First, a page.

Advertisement

Evolution of Symmetry in Plants

  • Catherine Damerval
  • Florian Jabbour
  • Sophie Nadot
  • Hélène L. Citerne
Living reference work entry

Abstract

Symmetry provides organisms with an efficient means to cope with physical constraints and explore three-dimensional space. We describe the diversity and evolution of symmetry types in the aerial parts of the major group of land plants, the angiosperms. Two main types of symmetry occur: bilateral symmetry, where structures can be divided into two mirror halves, and radial symmetry, with multiple planes of symmetry. Different organ arrangements or phyllotactic patterns produce different types of symmetry, which may vary within a plant’s life span. Leaves are usually flat bilaterally symmetrical organs with a bifacial organization resulting from an abaxial-adaxial differentiation associated with photosynthetic activity. Alterations in the genetic pathway underlying this asymmetry are thought to play a role in the repeated evolution of unifacial leaves. Flowers are composed of a series of organs that are considered to be highly modified leaves on a short compact axis. The symmetry of flowers as a whole is one of the most studied traits in plant evolutionary developmental genetics. Bilateral symmetry is derived from radial symmetry, probably from coevolution with specialized pollinators. Nearly 200 transitions in floral symmetry types have been recorded over the course of angiosperm evolution. Symmetry can change during flower development, and the timing of this change can vary between species. CYCLOIDEA-like transcription factors have been recruited repeatedly for the control of floral bilateral symmetry in angiosperms. The establishment of bilateral symmetry in leaves and flowers thus relies on different growth processes and gene networks.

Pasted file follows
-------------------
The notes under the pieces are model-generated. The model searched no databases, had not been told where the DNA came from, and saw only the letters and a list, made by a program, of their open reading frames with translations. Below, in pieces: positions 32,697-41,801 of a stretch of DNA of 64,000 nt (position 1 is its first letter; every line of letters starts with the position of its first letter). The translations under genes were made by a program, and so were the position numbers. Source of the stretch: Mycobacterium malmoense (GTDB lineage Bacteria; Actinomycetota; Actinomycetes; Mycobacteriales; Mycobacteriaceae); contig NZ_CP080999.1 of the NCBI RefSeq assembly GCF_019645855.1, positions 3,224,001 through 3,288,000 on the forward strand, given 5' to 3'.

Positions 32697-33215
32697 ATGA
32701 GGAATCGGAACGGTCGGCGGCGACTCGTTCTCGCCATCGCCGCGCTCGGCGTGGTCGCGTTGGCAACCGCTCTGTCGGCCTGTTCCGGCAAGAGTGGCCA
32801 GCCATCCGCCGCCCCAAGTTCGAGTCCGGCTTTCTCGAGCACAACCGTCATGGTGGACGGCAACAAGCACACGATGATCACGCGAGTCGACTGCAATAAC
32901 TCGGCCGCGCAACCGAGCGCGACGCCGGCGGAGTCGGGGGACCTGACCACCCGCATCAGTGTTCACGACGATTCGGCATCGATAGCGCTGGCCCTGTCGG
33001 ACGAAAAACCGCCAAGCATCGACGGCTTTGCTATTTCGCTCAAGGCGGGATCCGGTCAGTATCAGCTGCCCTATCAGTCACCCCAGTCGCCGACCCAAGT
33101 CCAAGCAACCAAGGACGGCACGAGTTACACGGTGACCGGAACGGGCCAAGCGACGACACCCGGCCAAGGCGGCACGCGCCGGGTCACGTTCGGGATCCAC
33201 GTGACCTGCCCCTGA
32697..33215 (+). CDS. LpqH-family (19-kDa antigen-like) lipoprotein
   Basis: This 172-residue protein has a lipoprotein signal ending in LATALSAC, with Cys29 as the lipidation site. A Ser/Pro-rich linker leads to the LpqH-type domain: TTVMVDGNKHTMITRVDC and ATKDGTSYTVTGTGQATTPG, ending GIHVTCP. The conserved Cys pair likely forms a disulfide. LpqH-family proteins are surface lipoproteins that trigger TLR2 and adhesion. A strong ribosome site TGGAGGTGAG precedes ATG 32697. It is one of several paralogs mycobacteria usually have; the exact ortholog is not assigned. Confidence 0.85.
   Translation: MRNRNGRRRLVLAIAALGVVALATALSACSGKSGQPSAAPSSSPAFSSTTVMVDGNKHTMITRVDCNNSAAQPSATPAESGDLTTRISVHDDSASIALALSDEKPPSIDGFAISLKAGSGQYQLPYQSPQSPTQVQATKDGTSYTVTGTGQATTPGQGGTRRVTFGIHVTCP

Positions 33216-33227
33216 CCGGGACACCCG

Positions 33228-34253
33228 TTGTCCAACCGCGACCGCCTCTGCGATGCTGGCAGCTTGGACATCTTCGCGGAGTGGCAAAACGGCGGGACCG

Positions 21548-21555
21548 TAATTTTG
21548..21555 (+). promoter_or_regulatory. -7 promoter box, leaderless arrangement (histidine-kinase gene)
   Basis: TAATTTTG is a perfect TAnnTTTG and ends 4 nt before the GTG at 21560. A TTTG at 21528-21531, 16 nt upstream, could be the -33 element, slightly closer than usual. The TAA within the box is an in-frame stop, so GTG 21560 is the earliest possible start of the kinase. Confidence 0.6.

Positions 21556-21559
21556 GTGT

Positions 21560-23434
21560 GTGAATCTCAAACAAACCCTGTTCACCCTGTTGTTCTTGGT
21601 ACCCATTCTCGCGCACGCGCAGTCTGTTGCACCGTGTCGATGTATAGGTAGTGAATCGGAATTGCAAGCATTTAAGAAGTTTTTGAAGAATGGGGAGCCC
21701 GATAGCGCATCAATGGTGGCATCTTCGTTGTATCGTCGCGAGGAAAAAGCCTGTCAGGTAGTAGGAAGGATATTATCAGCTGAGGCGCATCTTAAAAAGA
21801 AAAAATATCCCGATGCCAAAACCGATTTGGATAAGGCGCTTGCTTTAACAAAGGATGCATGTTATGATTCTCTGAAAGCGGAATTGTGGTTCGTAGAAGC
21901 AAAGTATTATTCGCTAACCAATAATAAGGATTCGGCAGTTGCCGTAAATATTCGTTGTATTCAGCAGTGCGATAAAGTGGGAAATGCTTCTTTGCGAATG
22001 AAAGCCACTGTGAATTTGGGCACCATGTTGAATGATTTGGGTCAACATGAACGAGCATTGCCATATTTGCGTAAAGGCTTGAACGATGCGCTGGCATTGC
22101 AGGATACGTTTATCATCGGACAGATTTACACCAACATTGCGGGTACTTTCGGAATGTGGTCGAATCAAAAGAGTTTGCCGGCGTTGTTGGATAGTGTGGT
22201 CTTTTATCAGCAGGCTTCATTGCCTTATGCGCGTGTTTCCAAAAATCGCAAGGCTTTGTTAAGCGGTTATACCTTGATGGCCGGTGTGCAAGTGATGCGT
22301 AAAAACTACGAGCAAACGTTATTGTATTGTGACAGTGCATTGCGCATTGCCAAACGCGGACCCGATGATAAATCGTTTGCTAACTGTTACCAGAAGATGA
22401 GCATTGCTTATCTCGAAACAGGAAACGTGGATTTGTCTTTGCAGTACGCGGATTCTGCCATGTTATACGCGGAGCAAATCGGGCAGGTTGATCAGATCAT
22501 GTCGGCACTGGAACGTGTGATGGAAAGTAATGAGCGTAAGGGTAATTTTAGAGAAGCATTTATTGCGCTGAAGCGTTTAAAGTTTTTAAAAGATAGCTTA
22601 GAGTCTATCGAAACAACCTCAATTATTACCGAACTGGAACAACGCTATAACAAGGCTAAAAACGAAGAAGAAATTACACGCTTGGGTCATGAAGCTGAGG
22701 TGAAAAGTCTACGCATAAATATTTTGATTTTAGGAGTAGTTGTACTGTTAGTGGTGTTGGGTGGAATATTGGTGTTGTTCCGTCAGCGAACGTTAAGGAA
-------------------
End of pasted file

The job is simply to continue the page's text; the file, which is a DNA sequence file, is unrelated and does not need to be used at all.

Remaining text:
Keywords

Symmetry Evo-devo Leaf Flower CYCLOIDEA 

Notes

Acknowledgments

We acknowledge Thierry Deroin for helpful discussions on flower anatomy and development and careful reading of the manuscript.

References

  1. Baxter CE, Costa MM, Coen ES (2007) Diversification and co-option of RAD-like genes in the evolution of floral asymmetry. Plant J 52:105–113CrossRefPubMedGoogle Scholar
  2. Busch A, Zachgo S (2007) Control of corolla monosymmetry in the Brassicaceae Iberis amara. Proc Natl Acad Sci USA 104:16714–16719CrossRefPubMedPubMedCentralGoogle Scholar
  3. Chartier M, Jabbour F, Gerber S, Mitteroecker P, Sauquet H, von Balthazar M, Staedler Y, Crane PR, Schönenberger J (2014) The floral morphospace – a modern comparative approach to study angiosperm evolution. New Phytol 204:841–853CrossRefPubMedGoogle Scholar
  4. Citerne H, Jabbour F, Nadot S, Damerval C (2010) The evolution of floral symmetry. In: Kader JC, Delseny M (eds) Advances in botanical research, vol 54. Elsevier, London, pp 85–137Google Scholar
  5. Crepet WL, Niklas KJ (2009) Darwin’s second “abominable mystery”: why are there so many angiosperm species? Am J Bot 96:366–381CrossRefPubMedGoogle Scholar
  6. Cubas P, Coen E, Zapater JM (2001) Ancient asymmetries in the evolution of flowers. Curr Biol 11:1050–1052CrossRefPubMedGoogle Scholar
  7. Endress PK (1994) Diversity and evolutionary biology of tropical flowers. Cambridge University Press, Cambridge, UKGoogle Scholar
  8. Endress PK (1999) Symmetry in flowers: diversity and evolution. Int J Plant Sci 160:S3–S23CrossRefPubMedGoogle Scholar
  9. Fukushima K, Hasebe M (2014) Adaxial-abaxial polarity: the developmental basis of leaf shape diversity. Genesis 52:1–18CrossRefPubMedGoogle Scholar
  10. Glover BJ, Martin C (2002) Evolution of adaptive petal cell morphology. In: Cronk QCB, Bateman RM, Hawkins JA (eds) Developmental genetics and plant evolution. Taylor & Francis, London, pp 160–172Google Scholar